Looking to involve everyone in daily household chores? Let’s start in the kitchen, the hub of most homes. Here’s a handy list of tasks everyone—from toddlers to teenagers—can help with.
Think your kids are too young to help? Children as young as two (or even younger) can pitch in. As they get older, you can delegate more advanced tasks. We recommend you start early, so chores become part of their daily routine. We’ve got five categories to get you started.
Under each task, we’ll cover what to expect, given your child’s age. Remember, every kid is different, so it’s okay if yours isn’t quite capable of doing a certain job yet—help him out if needed. Or, perhaps, your 9-year-old does the work of a teenager! That’s awesome—tell her to keep up the good work!
Either way, you want to make family chores fun and essential, and show your kids that contributing to the family is crucial for everyone’s happiness (and sanity!).
Offer lots of praise and encourage them to take pride in their work. It’s also a good idea to print a kitchen chore list to remind everyone what it takes to maintain a clean kitchen.
The Kitchen Table
There are plenty of chores that revolve around the kitchen table. Don’t let your toddler off the hook just because she’s young or desperate to get back to her toys. Remind your children that everyone has a responsibility, and if you all work together, it’ll get done faster.
We’ve broken down some jobs based on ages, but remember these are just suggestions. Go ahead and delegate more to your child if he seems up to it.
- Set the table: Use plastic plates if you’re worried about breakage.
- Clear the table: Have an older sibling scrape the plates clean, and then let your younger child take them to the sink or dishwasher.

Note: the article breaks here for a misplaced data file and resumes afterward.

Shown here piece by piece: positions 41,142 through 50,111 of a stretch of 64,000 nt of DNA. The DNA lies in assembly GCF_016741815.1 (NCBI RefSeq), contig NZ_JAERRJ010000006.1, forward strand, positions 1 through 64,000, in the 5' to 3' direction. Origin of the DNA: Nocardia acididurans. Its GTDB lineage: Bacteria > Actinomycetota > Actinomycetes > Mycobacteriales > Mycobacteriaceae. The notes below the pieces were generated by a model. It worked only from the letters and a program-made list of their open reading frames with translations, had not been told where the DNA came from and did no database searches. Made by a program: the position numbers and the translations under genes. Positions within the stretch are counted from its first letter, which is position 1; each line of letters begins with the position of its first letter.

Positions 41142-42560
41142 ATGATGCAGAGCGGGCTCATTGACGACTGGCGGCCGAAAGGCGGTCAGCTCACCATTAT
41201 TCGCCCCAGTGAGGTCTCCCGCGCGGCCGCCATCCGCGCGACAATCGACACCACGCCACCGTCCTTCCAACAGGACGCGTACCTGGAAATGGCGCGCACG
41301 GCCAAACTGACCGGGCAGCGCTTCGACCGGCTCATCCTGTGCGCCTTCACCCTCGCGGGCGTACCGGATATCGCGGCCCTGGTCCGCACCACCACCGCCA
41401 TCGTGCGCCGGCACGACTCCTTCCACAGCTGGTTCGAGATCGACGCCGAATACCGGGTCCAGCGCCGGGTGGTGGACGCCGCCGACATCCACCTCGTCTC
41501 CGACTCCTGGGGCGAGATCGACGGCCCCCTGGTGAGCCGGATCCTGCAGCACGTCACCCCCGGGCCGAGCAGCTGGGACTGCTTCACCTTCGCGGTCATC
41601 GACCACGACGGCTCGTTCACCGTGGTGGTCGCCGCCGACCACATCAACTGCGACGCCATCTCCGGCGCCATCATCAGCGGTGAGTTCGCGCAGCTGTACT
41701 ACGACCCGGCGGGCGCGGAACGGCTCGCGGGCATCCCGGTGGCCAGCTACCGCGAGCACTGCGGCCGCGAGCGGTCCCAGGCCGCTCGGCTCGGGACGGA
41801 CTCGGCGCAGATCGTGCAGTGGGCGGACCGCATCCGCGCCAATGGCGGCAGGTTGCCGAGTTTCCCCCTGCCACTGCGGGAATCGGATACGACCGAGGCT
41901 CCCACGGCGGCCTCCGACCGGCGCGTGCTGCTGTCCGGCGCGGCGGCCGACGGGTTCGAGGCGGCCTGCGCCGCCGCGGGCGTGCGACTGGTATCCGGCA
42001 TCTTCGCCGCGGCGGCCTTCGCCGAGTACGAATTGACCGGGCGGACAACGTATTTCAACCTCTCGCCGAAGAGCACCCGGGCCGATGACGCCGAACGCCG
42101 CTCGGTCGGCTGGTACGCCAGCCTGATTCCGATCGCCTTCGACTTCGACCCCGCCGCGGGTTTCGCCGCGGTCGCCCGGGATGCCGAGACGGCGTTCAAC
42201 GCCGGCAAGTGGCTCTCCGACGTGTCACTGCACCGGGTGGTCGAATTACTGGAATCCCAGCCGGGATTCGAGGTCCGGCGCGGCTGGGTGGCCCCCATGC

- Set out cloth napkins: Don’t expect precision here. As long as the napkins end up on the table, it’s all good. We suggest cloth because some toddlers like to tear apart paper napkins and make confetti.
- Fill drink cups: Give them a small pitcher to work with and keep a towel handy in case of spills. Plastic cups are a great way to start.
- Set the table: Let them set out silverware and anything else necessary for the meal.
- Fold cloth napkins: They can take cloth napkins to the next level, and fold and set them next to each plate
- Put away leftovers: Store your containers in an easy-to-reach cabinet, and allow your child to grab them by herself.
By the time your child has reached this age, he should be able to do all the tasks outlined above. Now, you can add a few extras:
- Wipe down the table: He might need a stool to stand on if he can’t reach the center.
- Push in chairs: If you put felt pads under the legs, it helps them slide more easily (and prevents scratching the floor).
If you want to involve your young children with handling dishes, consider getting some sturdy plates and cups. You can get plastic, wooden, metal, or anything durable. This way, your toddler can help without you fearing a shattering disaster.
- Help to load and unload the dishwasher: This task must be 100 percent supervised at this age. Make sure you remove all knives, sharp objects, or heavy dishes beforehand. If your child can’t put away the items, have him hand them to you one at a time. It might take longer this way, but it teaches him this is an important part of life.
- Put away dishes: Try to have a few drawers or cabinets your child can access by himself. This way, he’ll feel proud he can help out independently—at least for part of the task.
- Hand-wash dishes: Start them off with easy things, like plastic bowls. Use a stool if they can’t reach the sink.
- Sort silverware: Let her sort it and put it away. Make sure you remove knives and sharp objects in advance.
- Put away dishes: Get a stool if he needs help to reach the higher cabinets. Supervise this task, and allow him to handle the more durable items, like metal bowls or plastic plates. Don’t expect him to handle Grandma’s expensive China.
By this age, most kids can successfully load and unload a dishwasher by themselves, as well as put away most of the dishes. You should still remove knives and sharp objects in advance. Also, don’t let them handle the dish detergent—that should still be your job until they’re around 8 or 10 years old.
They can also hand-wash dishes, but they might need help with bigger pots and pans.
Teens can handle all aspects of dishes, including adding detergent and starting the dishwasher.